The relationship between profitability and capital structure is a two-way street. On the one hand, a firm's profitability is an essential determinant of its capital structure, while on the other hand, changes in capital structure affect the firm's underlying profits and risk, which are reflected in its market value.
The most crucial choice that all corporate managers must make is how to finance their companies' long-term capital requirements. Capital structure refers to a company's permanent financing, which consists mostly of stock and long-term liabilities and excludes all short-term credits. In order to identify the capital structure of a company organization, numerous criteria must emerge.
Financial managers consider these issues first when determining an acceptable capital structure for their company. Cost of capital, flotation expenses, firm size, government policies, and market conditions are some of the considerations. The mix of stock and debt has implications. The first is the debt-to-equity ratio, which is considered a risk indicator.
Particularly over the long term, a company's profitability will determine whether it will continue to operate or not. Return on capital employed, return on equity, earnings per share, return on assets, net profit margin, and gross profit margin are typically used to measure profitability.
Since Modigliani and Miller demonstrated in 1958 that the capital structure decision of the firm is meaningless under frictionless markets and uniform expectations, capital structure has been a major problem in financial economics. By relaxing the assumptions and studying their consequences, theories attempt to discover if an optimal capital structure exists and, if so, what its potential determinants may be. The connection between capital structure decisions and business value has been intensively studied over the past several decades. Capital structure may have two consequences; according to Desai (2007), enterprises in the same risk class may incur a greater cost of capital if they have a larger leverage ratio. Second, capital structure may influence the valuation of the firm, with more leveraged enterprises being riskier and, as a result, being valued at a lower price than firms with less leverage. If the goal of the manager of a company is to maximize the wealth of its shareholders, then capital structure is a crucial decision, as it may lead to an optimal financing mix that maximizes the market price per share of the company.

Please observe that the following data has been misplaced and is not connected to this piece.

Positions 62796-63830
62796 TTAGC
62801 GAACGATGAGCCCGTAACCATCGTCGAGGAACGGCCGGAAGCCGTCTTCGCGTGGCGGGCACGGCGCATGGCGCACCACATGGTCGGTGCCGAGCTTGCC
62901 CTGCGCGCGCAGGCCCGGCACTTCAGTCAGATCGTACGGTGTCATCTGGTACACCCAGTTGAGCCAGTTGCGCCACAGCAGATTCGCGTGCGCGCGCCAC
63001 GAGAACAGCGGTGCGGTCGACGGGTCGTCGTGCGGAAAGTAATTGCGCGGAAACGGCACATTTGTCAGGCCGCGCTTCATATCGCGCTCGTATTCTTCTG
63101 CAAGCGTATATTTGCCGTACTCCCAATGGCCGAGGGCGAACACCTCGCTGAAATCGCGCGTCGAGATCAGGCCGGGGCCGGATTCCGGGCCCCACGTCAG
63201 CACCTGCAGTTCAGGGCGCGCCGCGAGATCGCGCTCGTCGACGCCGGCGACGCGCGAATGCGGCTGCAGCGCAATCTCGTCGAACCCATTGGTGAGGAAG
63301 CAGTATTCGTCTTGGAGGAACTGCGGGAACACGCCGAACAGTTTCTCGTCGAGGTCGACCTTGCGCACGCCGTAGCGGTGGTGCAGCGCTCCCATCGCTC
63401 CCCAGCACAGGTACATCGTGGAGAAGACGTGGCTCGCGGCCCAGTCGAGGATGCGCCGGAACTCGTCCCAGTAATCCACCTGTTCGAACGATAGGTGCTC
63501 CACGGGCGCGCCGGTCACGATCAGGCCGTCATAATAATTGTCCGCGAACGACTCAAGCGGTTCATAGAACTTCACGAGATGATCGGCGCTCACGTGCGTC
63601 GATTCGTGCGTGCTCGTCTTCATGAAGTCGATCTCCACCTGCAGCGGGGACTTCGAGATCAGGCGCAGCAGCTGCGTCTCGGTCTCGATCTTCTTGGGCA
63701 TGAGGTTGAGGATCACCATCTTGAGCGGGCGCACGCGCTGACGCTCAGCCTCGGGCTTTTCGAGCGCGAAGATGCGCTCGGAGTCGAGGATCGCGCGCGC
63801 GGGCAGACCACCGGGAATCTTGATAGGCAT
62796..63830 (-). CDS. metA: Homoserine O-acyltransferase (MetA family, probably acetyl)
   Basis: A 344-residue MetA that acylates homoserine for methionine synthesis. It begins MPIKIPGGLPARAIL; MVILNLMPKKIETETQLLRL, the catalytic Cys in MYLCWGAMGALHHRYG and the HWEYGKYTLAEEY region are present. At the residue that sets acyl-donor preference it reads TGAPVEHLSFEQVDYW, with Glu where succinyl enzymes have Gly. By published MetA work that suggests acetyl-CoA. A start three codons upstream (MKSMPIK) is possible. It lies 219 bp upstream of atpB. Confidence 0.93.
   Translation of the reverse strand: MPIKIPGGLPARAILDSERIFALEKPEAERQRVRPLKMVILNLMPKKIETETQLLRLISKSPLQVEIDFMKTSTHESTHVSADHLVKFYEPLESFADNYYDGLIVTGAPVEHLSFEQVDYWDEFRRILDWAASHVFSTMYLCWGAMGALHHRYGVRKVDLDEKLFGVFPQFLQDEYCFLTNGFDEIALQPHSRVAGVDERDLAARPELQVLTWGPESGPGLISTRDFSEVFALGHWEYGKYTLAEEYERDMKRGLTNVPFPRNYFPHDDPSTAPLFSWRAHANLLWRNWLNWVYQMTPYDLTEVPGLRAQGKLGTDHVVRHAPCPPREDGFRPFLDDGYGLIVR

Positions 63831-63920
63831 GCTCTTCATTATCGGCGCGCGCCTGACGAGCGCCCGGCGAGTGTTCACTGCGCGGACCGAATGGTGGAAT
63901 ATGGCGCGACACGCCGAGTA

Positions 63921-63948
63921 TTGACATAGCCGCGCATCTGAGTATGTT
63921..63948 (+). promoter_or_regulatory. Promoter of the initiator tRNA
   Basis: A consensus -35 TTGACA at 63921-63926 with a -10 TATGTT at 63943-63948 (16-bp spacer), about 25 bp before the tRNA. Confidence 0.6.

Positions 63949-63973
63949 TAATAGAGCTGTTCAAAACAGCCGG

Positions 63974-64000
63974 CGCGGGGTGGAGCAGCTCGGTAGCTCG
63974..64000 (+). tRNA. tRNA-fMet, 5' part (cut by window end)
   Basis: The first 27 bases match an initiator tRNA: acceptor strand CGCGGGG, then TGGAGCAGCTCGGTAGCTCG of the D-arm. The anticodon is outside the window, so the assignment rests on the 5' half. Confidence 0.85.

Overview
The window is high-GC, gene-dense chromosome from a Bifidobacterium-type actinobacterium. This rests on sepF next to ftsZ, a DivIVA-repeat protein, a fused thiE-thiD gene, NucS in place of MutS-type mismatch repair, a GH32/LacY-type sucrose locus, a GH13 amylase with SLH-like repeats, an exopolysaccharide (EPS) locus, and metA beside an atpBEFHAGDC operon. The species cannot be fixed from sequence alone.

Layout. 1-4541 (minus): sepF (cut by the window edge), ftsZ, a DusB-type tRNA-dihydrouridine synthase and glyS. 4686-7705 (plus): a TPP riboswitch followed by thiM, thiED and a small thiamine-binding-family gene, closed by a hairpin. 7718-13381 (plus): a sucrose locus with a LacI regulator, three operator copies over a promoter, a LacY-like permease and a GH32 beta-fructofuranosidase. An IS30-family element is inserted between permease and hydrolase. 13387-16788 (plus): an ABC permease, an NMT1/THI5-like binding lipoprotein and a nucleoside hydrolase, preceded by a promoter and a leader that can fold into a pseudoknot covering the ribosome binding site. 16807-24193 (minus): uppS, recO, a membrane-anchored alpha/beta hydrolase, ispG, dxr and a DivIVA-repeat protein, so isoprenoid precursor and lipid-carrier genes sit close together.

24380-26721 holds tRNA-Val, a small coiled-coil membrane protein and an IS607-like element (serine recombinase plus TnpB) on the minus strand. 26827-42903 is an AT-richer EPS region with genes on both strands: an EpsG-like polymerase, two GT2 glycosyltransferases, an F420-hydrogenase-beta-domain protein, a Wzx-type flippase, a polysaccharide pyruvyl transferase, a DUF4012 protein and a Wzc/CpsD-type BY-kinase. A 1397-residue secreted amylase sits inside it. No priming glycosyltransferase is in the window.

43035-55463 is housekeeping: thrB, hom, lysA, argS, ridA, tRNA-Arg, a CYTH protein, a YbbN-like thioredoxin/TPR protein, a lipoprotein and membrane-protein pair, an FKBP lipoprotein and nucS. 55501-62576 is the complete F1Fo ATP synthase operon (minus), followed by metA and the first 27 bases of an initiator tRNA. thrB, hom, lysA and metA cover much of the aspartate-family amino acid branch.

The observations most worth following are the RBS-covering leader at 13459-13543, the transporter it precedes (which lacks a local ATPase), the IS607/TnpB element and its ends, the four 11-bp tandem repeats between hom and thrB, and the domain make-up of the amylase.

Nigeria is a developing nation with a single stock exchange (Nigerian Stock Exchange NSE), but just a handful of branches throughout the nation, which accommodate approximately 260 securities. Similar to other developing economies, Nigeria's capital structure remains mostly unexplored. On this topic, only a few studies exist, such as Salawu's (2007) empirical investigation of the determinants of capital structure for 50 non-financial enterprises between 1999 and 2004. This study expanded on that of Salawu (2007) by incorporating exogenous variables, employing a longer time frame, and analyzing the impact of leverage from the previous year on leverage from the current year. (CBN report 2009)
1.2 RESEARCH PROBLEM
In order to finance their capital initiatives, the owners of a company will not want to lose control by issuing more shares to the general public. Instead, they borrow, which involves utilizing debt instruments such as debenture stock. These business owners should be aware that whether or not there is a profit, the debentures should settle their interest. Nobody can foretell the future with absolute accuracy; business booms and busts are equally possible. How can businesses effectively blend loan and equity funding to secure profitability?
The emergent nature of the Nigerian capital market with its inherent problems of inactive debt market, shallow nature of the market, buy and hold syndrome of Nigerian investors, etc., coupled with the unfavorable socio-political environment, causes Nigerian firms to rely more on the money market than the capital market for their funding needs. Consequently, the money market dominates Nigeria's financial system.
The issue faced by businesses in Nigeria has more to do with funding, whether it be debt or equity capital. The issue of financing is so crucial that it has been highlighted as an urgent cause why businesses fail to launch or advance (Graham, 1996). Thus, enterprises in Nigeria must be able to finance their activities and expand over time if they are to play a growing and preeminent role in generating value added and profits.
The cascading implications of this anomaly cast doubt on the genuine relationship between capital structure and profitability of publicly traded Nigerian manufacturing enterprises. That is, whether the trade-off hypothesis, which supports a positive association, or the pecking order theory, which supports a negative relationship, is more appropriate. This study intends to investigate this relationship.
1.3 PURPOSE OF THE STUDY
This study aims to accomplish a number of objectives. The primary purpose of this research is as follows:
To determine the relationship between capital structure and profitability of Nigerian listed enterprises.
1.4 RESEARCH QUESTION
This research question translates the aims and will be answered using the generated empirical evidence.